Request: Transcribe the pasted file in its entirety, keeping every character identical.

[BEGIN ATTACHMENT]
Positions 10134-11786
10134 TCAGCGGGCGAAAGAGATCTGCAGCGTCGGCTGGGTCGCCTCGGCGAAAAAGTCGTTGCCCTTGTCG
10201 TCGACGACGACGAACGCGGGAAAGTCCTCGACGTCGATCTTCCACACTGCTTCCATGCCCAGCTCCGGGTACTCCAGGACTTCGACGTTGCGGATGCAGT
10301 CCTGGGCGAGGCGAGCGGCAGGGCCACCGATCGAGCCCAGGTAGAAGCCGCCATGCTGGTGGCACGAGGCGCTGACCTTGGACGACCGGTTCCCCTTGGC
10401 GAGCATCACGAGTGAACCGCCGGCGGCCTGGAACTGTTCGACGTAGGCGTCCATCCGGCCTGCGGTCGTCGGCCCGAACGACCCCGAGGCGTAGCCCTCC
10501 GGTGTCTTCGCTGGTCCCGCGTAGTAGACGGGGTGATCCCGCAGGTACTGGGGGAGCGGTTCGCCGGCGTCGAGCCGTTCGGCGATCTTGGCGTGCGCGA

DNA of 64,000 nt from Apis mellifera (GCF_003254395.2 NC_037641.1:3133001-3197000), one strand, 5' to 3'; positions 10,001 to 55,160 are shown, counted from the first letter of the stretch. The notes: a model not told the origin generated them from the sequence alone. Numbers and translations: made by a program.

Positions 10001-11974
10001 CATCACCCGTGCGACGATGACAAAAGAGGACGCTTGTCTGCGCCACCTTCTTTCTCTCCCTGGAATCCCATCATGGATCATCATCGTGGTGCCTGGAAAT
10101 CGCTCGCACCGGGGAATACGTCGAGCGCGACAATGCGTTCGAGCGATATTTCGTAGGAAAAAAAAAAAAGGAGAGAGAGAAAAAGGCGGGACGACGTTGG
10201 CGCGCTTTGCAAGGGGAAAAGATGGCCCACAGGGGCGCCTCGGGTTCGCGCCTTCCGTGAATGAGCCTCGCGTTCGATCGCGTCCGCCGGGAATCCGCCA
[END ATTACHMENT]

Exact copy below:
Positions 10134-11786
10134 TCAGCGGGCGAAAGAGATCTGCAGCGTCGGCTGGGTCGCCTCGGCGAAAAAGTCGTTGCCCTTGTCG
10201 TCGACGACGACGAACGCGGGAAAGTCCTCGACGTCGATCTTCCACACTGCTTCCATGCCCAGCTCCGGGTACTCCAGGACTTCGACGTTGCGGATGCAGT
10301 CCTGGGCGAGGCGAGCGGCAGGGCCACCGATCGAGCCCAGGTAGAAGCCGCCATGCTGGTGGCACGAGGCGCTGACCTTGGACGACCGGTTCCCCTTGGC
10401 GAGCATCACGAGTGAACCGCCGGCGGCCTGGAACTGTTCGACGTAGGCGTCCATCCGGCCTGCGGTCGTCGGCCCGAACGACCCCGAGGCGTAGCCCTCC
10501 GGTGTCTTCGCTGGTCCCGCGTAGTAGACGGGGTGATCCCGCAGGTACTGGGGGAGCGGTTCGCCGGCGTCGAGCCGTTCGGCGATCTTGGCGTGCGCGA

DNA of 64,000 nt from Apis mellifera (GCF_003254395.2 NC_037641.1:3133001-3197000), one strand, 5' to 3'; positions 10,001 to 55,160 are shown, counted from the first letter of the stretch. The notes: a model not told the origin generated them from the sequence alone. Numbers and translations: made by a program.

Positions 10001-11974
10001 CATCACCCGTGCGACGATGACAAAAGAGGACGCTTGTCTGCGCCACCTTCTTTCTCTCCCTGGAATCCCATCATGGATCATCATCGTGGTGCCTGGAAAT
10101 CGCTCGCACCGGGGAATACGTCGAGCGCGACAATGCGTTCGAGCGATATTTCGTAGGAAAAAAAAAAAAGGAGAGAGAGAAAAAGGCGGGACGACGTTGG
10201 CGCGCTTTGCAAGGGGAAAAGATGGCCCACAGGGGCGCCTCGGGTTCGCGCCTTCCGTGAATGAGCCTCGCGTTCGATCGCGTCCGCCGGGAATCCGCCA